Last evening, while scrolling through various news sites, waiting for bedtime to arrive, I came upon a headline that just baffled me, made me sick, and made me angry all at the same time. The headline “Healthy Guide Dog Killed, Buried With Owner” was enough to make anyone sick. The article essentially tells the story of 68 year old Sheila Stadler, from Indiana, who died of cancer. At her request, the family had her faithful, healthy, 5 year old service dog euthanized and laid at her feet. Excuse me? They did what?
Mrs. Stadler was described as a ‘dedicated’ homemaker, who’s favourite book was the bible. Her son says that in the days following his mother’s passing, the dog seemed depressed. Really?! You don’t say. Was the son depressed? Perhaps we should have had him put down and laid at his mother’s feet!
It’s not even the thought of the dog being put down that upsets me so much, it is the fact that this was a trained service dog for the blind. A few months ago, I interviewed a director from the Israeli Guide Dog Institute, which you can read online at http://www.petbreederconnection.com. These dogs go through the equivalent of $25,000.00 worth of training in order to become seeing eye dogs. The number of people involved with these dogs, from those who foster the dog in it’s first year of life, giving it training basics, (at no charge, by the way), to those who train the dogs, to those who volunteer to test the dogs, to those who raise funds for all aspects of medical care, housing and training, is incredible. These folks give from their hearts each and every day, so that those without sight, or without hearing, or with various debilitating diseases, can have their lives made a little easier, and this family chose to put down a perfectly healthy, 5 year old, trained service dog? Do you have any idea how many people are waiting to get their own service dogs? Do you have any idea the freedom and independence that having one of these dogs can offer a person living with a disability?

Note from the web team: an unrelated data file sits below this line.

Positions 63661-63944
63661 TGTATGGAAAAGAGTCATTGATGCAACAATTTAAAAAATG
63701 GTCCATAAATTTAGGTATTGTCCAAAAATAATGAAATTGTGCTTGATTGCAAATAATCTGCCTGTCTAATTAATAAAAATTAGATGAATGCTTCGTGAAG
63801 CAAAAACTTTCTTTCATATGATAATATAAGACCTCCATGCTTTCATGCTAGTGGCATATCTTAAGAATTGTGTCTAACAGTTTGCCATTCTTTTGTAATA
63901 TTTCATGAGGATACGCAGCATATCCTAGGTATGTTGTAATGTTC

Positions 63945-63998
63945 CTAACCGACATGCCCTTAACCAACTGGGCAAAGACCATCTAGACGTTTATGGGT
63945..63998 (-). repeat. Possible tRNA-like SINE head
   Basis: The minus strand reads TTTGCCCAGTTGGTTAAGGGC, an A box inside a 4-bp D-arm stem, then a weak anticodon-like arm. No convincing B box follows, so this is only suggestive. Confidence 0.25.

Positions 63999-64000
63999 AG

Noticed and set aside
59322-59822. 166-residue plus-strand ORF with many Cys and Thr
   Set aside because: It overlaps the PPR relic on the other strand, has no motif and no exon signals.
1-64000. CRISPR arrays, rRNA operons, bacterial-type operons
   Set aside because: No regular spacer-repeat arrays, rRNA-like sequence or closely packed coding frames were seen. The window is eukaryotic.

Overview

I am sorry that Mrs. Stadler passed away from cancer. I am sorry that Mrs. Stadler was blind and required a service dog. But mostly, I am sorry that Mrs. Stadler didn’t take the time to think about what she could have given to someone else as her final legacy.